Your relationships: How might dementia affect your relationships?
Living with dementia is likely to have an impact on the people around you and your relationships. These pages will help you understand how your relationships might change, and what you can do to prepare for and live with these changes
- You are here: Your relationships: How might dementia affect your relationships?
- After you’ve been diagnosed: talking about dementia
- Dementia and your relationships - coping with other changes
- Relationships that were difficult before dementia
- Staying connected to the people important to you
- Your relationships - other resources
The people around you may already have helped with practical things, given you advice or just listened. The same people can help now that you have dementia. You may also find yourself getting to know new people and doing new things, perhaps at a group or club.
Over time, your relationships with the different people you know and meet will probably have already changed for a variety of reasons. Dementia is another reason these relationships may change. It can be difficult for you and the people around you to adjust, and may take some time.
Dementia may affect what you say and do but you are still you, with your own feelings and ways of doing things. Your experience of dementia will be different from everyone else’s.
How might dementia affect me and my relationships?
There are many ways that your relationships with different people will change.
Over time, you will come to depend more on the people in your life. This might be difficult for you or them to accept. However, in time you may also find it brings you closer together.
When someone becomes your carer
A partner, close family member or friend may over time take on the role of caring for or supporting you. This could raise the following issues:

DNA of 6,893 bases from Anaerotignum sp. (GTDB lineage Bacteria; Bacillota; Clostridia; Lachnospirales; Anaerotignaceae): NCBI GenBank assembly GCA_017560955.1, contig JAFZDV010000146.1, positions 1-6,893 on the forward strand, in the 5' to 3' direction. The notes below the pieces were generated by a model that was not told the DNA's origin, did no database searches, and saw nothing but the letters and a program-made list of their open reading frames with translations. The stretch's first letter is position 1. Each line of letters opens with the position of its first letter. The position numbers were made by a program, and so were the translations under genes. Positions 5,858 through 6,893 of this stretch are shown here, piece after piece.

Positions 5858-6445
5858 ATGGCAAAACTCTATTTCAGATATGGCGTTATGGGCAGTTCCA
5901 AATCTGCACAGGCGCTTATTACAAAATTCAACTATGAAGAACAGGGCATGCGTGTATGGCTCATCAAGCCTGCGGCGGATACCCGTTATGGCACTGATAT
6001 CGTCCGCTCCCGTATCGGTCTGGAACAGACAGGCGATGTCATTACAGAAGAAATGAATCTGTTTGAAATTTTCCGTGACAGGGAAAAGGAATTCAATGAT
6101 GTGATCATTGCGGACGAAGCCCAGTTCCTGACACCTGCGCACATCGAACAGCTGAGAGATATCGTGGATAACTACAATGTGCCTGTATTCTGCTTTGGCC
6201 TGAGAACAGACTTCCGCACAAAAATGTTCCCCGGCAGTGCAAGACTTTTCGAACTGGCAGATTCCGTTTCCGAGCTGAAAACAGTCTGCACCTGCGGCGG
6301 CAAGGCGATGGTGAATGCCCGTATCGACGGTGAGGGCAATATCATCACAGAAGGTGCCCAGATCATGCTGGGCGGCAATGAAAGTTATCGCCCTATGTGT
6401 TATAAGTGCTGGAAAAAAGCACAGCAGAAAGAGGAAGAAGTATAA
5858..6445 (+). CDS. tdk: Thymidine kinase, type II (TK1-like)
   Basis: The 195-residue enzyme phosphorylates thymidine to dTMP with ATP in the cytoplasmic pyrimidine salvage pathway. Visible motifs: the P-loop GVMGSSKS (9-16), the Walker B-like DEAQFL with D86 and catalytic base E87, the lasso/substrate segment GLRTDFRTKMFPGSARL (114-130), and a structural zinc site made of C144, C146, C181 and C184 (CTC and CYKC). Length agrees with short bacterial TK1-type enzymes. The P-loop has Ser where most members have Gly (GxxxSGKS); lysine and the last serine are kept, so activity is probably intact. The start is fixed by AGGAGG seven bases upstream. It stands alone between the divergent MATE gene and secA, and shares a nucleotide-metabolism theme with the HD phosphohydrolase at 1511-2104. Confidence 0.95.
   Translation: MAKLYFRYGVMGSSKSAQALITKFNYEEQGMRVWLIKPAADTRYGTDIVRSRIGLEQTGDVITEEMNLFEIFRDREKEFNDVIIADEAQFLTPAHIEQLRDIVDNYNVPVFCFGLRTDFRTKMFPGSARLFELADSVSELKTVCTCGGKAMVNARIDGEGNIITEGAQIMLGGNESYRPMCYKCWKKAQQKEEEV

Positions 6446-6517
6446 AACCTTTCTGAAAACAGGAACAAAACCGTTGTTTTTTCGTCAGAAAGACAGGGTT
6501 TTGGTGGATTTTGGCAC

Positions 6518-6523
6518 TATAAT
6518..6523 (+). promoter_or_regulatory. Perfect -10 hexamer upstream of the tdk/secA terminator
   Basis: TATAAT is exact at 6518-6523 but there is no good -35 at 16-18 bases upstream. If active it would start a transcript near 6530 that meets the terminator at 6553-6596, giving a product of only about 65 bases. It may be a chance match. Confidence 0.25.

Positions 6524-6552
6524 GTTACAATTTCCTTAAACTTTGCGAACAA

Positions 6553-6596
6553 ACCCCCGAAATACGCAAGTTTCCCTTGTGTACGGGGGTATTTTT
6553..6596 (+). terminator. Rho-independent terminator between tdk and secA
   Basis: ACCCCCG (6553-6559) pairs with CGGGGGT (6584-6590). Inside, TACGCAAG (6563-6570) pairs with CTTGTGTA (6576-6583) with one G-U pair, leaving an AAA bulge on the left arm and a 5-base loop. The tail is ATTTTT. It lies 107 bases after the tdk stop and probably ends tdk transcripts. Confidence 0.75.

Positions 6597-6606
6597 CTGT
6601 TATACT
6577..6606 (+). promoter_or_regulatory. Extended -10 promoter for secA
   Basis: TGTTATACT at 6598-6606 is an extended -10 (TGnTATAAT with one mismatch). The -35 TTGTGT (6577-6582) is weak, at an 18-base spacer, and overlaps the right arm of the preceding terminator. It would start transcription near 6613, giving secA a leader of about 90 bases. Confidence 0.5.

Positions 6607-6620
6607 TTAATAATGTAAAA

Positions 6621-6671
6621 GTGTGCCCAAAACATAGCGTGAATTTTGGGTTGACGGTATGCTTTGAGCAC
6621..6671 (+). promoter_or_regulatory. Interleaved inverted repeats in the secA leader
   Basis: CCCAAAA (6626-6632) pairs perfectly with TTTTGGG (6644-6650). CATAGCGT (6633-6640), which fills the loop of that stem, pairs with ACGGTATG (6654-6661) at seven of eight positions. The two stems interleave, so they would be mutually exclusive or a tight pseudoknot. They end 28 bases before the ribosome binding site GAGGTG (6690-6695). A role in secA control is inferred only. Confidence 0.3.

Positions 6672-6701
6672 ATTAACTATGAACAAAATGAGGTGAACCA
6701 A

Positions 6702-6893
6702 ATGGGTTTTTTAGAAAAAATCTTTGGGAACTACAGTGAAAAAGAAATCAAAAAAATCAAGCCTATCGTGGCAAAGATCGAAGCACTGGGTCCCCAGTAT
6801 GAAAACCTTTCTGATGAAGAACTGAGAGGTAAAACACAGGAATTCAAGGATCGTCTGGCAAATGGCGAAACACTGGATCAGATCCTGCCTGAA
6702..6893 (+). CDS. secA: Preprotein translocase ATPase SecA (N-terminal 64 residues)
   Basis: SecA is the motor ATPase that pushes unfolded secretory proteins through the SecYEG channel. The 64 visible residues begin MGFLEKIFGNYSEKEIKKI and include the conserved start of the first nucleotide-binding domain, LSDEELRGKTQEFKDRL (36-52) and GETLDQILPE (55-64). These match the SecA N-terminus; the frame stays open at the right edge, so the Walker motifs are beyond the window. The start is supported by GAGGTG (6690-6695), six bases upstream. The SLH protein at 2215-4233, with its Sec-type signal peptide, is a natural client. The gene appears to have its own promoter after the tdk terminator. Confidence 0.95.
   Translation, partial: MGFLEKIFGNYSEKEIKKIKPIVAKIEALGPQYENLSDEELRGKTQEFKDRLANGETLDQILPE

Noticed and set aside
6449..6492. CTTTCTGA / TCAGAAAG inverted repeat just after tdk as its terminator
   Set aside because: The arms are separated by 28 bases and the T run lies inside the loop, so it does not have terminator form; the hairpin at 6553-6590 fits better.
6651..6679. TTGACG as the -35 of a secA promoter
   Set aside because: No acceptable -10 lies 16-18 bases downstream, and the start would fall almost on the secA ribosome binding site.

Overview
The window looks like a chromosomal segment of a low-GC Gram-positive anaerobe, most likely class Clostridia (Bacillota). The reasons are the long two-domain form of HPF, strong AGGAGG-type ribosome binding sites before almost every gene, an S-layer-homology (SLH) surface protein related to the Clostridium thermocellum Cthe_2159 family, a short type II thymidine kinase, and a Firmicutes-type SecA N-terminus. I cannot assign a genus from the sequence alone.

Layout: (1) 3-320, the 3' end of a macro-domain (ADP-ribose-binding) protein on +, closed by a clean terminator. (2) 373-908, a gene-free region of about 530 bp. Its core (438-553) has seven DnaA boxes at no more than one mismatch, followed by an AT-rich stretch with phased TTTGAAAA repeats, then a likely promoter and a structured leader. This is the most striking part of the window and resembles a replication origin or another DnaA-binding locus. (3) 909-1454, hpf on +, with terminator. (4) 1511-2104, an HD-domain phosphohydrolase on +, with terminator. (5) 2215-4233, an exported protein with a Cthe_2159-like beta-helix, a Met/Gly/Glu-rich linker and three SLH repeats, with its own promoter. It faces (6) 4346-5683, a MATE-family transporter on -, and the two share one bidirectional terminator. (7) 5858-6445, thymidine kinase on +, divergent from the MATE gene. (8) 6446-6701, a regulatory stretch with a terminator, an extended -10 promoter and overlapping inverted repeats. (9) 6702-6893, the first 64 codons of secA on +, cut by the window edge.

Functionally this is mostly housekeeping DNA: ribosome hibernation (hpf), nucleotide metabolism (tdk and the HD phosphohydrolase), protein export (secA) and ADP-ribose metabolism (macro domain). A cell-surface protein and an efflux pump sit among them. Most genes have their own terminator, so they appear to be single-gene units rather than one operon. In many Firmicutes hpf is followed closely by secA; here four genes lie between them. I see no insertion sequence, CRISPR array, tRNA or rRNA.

- If your partner takes on this role, it might be difficult to feel that you still are 'equals' in the relationship.
- One of your children may take on this role. This might be difficult for you both to accept at first because in the past you cared for them, and now it's the other way round.
- If you are a younger person with dementia, your parent might care for you. This can also be difficult for you both to accept, as you might have thought you would be caring for your parent as they grew older. You might not have imagined that they would care for you again once you became an adult.
Caring can often be challenging, and this is likely to affect how the person caring for you is feeling. They may sometimes be sad, stressed, frustrated, fed up, or just tired. But caring can also be a good experience - some people find it rewarding and satisfying.
Although one person may become your regular carer, other people you know may sometimes help you for short periods. Though you may find depending on others difficult at first, spending time with friends and family should be good for both of you. Try to accept any changes in your relationships with other people, and enjoy your time with them.
It can also help to explain to people how they can support you. Let them know the things that you can still do independently and the things that you need more help with.
Referring to a person as your 'carer'
Other people might refer to the person who helps you as your 'carer'. This includes health and care professionals such as doctors or social workers.
You might not think of the person in this way - instead you see them in terms of their relationship to you. For example, they are your wife, husband, partner, son, daughter or friend rather than your carer and they might feel the same way too.
In spite of this, it can be helpful to refer to this person as your carer when you are talking to health and social care professionals, or when looking for support. This helps to make it clear to people that they have an important role in supporting you.